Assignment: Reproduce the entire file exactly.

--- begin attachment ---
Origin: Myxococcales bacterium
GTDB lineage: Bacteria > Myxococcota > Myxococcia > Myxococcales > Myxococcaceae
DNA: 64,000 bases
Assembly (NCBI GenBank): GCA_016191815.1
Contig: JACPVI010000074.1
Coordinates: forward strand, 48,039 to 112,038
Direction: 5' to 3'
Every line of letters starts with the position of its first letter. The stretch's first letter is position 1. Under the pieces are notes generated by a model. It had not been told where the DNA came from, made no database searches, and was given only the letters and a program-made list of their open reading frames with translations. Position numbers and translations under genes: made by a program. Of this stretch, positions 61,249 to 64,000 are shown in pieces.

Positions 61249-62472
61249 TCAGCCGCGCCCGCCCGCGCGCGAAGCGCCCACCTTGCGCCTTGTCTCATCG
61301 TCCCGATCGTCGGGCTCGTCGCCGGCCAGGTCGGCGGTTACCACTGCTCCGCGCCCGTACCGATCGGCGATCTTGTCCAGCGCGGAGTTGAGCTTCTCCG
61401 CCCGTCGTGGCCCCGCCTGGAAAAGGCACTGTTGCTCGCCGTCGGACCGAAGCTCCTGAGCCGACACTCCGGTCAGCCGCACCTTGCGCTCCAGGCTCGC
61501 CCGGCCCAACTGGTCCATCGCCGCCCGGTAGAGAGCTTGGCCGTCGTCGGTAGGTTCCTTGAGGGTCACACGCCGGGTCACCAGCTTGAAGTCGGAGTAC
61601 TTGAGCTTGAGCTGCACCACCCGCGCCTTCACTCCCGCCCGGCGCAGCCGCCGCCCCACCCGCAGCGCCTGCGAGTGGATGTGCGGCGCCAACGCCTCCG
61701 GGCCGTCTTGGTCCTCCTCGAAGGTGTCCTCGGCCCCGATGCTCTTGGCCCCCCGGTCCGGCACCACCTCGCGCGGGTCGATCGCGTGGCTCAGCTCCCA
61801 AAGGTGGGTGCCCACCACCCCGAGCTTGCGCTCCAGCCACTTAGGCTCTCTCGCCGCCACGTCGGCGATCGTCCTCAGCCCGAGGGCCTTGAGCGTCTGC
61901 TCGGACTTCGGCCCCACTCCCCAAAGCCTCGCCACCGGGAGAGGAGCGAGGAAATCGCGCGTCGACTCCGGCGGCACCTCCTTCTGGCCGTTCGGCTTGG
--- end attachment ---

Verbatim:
Origin: Myxococcales bacterium
GTDB lineage: Bacteria > Myxococcota > Myxococcia > Myxococcales > Myxococcaceae
DNA: 64,000 bases
Assembly (NCBI GenBank): GCA_016191815.1
Contig: JACPVI010000074.1
Coordinates: forward strand, 48,039 to 112,038
Direction: 5' to 3'
Every line of letters starts with the position of its first letter. The stretch's first letter is position 1. Under the pieces are notes generated by a model. It had not been told where the DNA came from, made no database searches, and was given only the letters and a program-made list of their open reading frames with translations. Position numbers and translations under genes: made by a program. Of this stretch, positions 61,249 to 64,000 are shown in pieces.

Positions 61249-62472
61249 TCAGCCGCGCCCGCCCGCGCGCGAAGCGCCCACCTTGCGCCTTGTCTCATCG
61301 TCCCGATCGTCGGGCTCGTCGCCGGCCAGGTCGGCGGTTACCACTGCTCCGCGCCCGTACCGATCGGCGATCTTGTCCAGCGCGGAGTTGAGCTTCTCCG
61401 CCCGTCGTGGCCCCGCCTGGAAAAGGCACTGTTGCTCGCCGTCGGACCGAAGCTCCTGAGCCGACACTCCGGTCAGCCGCACCTTGCGCTCCAGGCTCGC
61501 CCGGCCCAACTGGTCCATCGCCGCCCGGTAGAGAGCTTGGCCGTCGTCGGTAGGTTCCTTGAGGGTCACACGCCGGGTCACCAGCTTGAAGTCGGAGTAC
61601 TTGAGCTTGAGCTGCACCACCCGCGCCTTCACTCCCGCCCGGCGCAGCCGCCGCCCCACCCGCAGCGCCTGCGAGTGGATGTGCGGCGCCAACGCCTCCG
61701 GGCCGTCTTGGTCCTCCTCGAAGGTGTCCTCGGCCCCGATGCTCTTGGCCCCCCGGTCCGGCACCACCTCGCGCGGGTCGATCGCGTGGCTCAGCTCCCA
61801 AAGGTGGGTGCCCACCACCCCGAGCTTGCGCTCCAGCCACTTAGGCTCTCTCGCCGCCACGTCGGCGATCGTCCTCAGCCCGAGGGCCTTGAGCGTCTGC
61901 TCGGACTTCGGCCCCACTCCCCAAAGCCTCGCCACCGGGAGAGGAGCGAGGAAATCGCGCGTCGACTCCGGCGGCACCTCCTTCTGGCCGTTCGGCTTGG